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Author Topic: How will ASIC miners match up against coinlab if they sign some top MMOGs?  (Read 2846 times)
BlackHeartFund
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October 20, 2012, 09:37:15 AM
 #1

This is a bit of a random thought that has come up while I've been researching ASIC and CPU mining... I'm hoping that someone a lot smarter than me can quickly figure this out so I don't have to waste nine months on calc. Or perhaps this has already been discussed and my attempted searches just missed it.

Let's assume for the purpose of this thought experiment that Coinlab keeps the vast majority of its GPU power concentrated on mining BTC for at least the next couple years... and that all the ASICs get delivered as promised and perform as estimated.

What would happen if coinlab signed a bunch of large MMOGs, or say one or two of the top ones? They have billions of playing hours a month... I don't know what the number of playing hours vs the number of hours that are allocated to coinlab mining looks like, but under any estimates it looks like they do have a lot of potential there, with those millions of beafy GPU cards and no hardware costs.

I suppose the easiest way to frame this question is... how many total GPU mining hours would coinlab have to control to compete with the TOTAL amount of ASIC power that will be live within the next six months? How much of the MMOG market would coinlab have to corner to get those kinds of hours?

Come to think of it, what kind of hash rate could coinlab see if they blow up to a degree no one predicted, and sign WoW and league of legends or other top MMOG like that? I apologize if this has been calculated already, but believe me I have searched.
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October 20, 2012, 09:50:26 AM
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Gamers will need to have not only GPU's but BPU (Bitcoin Processing Unit) too. Please realize that upcoming ASIC tech is by 2 !!! orders of magnitude more power efficient than GPU's. This means that GPU's will not make enough bitcoins to cover electricity costs. It is not so much about cost of hardware as about costs of electricity.

A quick illustration for you. A typical household electric circuitry cannot handle more than 20-30 Ghps worth of GPU mining rigs. While this is something a relatively tiny and low powered ASIC miner can handle. GPU is about to get outclassed by 100 times more efficient hardware.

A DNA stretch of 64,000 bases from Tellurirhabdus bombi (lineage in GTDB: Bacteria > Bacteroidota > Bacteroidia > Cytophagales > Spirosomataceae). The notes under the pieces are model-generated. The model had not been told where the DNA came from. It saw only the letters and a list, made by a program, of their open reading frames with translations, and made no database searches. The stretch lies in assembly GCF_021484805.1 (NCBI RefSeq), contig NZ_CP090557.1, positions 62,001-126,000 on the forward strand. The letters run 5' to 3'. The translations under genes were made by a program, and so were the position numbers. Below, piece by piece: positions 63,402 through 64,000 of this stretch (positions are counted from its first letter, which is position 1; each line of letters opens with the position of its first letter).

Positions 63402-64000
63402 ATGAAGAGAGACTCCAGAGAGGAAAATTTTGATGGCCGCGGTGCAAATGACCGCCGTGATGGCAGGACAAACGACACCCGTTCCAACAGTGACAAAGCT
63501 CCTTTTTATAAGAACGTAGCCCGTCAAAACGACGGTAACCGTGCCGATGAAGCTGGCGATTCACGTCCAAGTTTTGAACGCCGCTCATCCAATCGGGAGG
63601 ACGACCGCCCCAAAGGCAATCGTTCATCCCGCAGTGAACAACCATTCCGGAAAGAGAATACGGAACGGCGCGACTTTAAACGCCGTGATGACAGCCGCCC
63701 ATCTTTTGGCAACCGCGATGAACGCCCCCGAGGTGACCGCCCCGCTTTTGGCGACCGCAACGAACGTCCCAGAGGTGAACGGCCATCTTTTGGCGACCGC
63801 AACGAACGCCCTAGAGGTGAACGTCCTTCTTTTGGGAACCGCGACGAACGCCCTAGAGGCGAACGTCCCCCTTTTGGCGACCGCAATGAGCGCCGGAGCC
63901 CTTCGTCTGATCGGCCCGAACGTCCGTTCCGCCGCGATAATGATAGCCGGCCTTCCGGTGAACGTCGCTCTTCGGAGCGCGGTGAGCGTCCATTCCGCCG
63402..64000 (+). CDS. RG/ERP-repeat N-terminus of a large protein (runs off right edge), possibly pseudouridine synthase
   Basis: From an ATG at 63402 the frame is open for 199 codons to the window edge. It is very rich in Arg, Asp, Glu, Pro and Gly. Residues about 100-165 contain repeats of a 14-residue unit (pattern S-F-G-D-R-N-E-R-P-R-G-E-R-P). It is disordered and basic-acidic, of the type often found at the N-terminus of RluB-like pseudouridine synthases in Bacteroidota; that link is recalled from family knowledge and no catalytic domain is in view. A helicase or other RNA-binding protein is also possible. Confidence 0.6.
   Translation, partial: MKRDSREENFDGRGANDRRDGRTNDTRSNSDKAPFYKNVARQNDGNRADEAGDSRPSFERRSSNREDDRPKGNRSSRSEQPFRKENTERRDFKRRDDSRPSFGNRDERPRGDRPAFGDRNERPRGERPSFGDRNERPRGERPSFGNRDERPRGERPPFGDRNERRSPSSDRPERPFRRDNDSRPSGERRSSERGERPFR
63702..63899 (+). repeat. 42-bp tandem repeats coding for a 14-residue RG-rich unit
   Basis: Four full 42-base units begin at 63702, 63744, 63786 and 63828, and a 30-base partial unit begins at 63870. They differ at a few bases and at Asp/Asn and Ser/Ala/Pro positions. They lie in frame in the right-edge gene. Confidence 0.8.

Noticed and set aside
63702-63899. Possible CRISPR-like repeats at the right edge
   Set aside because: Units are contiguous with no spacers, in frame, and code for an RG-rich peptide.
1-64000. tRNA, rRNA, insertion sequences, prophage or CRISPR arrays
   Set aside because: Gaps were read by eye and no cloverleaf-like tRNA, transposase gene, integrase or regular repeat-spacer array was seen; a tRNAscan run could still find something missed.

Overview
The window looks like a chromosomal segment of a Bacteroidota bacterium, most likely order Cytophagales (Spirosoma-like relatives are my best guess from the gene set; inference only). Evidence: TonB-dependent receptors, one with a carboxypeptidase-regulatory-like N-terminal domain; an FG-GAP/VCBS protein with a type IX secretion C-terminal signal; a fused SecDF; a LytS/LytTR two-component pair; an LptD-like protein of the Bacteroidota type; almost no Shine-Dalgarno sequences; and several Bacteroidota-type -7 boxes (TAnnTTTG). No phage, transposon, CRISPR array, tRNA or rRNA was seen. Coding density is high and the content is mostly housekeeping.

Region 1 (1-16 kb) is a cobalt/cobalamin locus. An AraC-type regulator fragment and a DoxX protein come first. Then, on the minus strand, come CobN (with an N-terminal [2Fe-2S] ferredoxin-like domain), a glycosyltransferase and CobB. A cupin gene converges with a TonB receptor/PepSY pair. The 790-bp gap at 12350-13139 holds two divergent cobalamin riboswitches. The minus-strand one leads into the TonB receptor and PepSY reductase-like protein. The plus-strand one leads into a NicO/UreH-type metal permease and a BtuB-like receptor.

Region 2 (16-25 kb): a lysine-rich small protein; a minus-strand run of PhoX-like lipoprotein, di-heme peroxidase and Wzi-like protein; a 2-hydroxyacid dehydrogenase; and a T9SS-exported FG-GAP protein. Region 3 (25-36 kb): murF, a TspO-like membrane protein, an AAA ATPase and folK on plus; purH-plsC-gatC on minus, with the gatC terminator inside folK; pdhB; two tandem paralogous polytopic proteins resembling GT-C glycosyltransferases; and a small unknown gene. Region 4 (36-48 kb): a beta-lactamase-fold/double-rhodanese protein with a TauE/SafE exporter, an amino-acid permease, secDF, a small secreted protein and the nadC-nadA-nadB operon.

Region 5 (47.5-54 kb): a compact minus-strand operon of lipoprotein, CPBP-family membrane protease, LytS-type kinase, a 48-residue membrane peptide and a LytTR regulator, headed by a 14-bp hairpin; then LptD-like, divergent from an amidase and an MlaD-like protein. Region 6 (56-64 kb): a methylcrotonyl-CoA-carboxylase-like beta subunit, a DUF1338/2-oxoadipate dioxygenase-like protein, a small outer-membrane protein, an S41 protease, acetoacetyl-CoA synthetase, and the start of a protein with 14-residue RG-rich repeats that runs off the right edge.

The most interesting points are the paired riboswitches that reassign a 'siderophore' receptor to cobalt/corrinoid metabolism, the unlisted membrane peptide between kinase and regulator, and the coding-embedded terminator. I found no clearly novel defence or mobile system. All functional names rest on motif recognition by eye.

There is no future for GPU mining, whether it is dressed in gaming closes or not.


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BlackHeartFund
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October 20, 2012, 10:10:10 AM
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Thank for the response. My question relates specifically to coinlab.com... their model is not GPU mining itself, as far as I understand, it is essentially to pay MMOGs for the spare GPU time of their (non-paying) customers. Electrical and hardware costs don't really come in to this equation, I suppose the real variable we are missing right now is the market value for that commodity; spare GPU time from MMOG players. I have very little information on that subject... if they already have a revenue stream for that GPU power, it may not be worth it for them to partner with coinlab. However, if it's true that the MMOG only profit from the 10% of players who are "whales" and spend money in game, and they aren't currently monetizing the majority of their players... it stands to reason that coinlab may be able to negotiate deals with these companies.
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October 20, 2012, 10:49:46 AM
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Quote from: Vladimir
100 times more efficient hardware.

That is one of the variables, how much more efficient asic will be. If it's only an 100 to 1 advantage for ASIC miners, seems to me like that would be great for coinlab, since they have no hardware or electrical costs and could end up simply paying the MMOGs a percentage.
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October 20, 2012, 11:29:07 AM
 #5

how many total GPU mining hours would coinlab have to control to compete with the TOTAL amount of ASIC power that will be live within the next six months?

Right now the 22.4 Thash/s of capacity is over 30,000 AMD 5970s (or 6990s, or 7970s, which are all roughly about the same).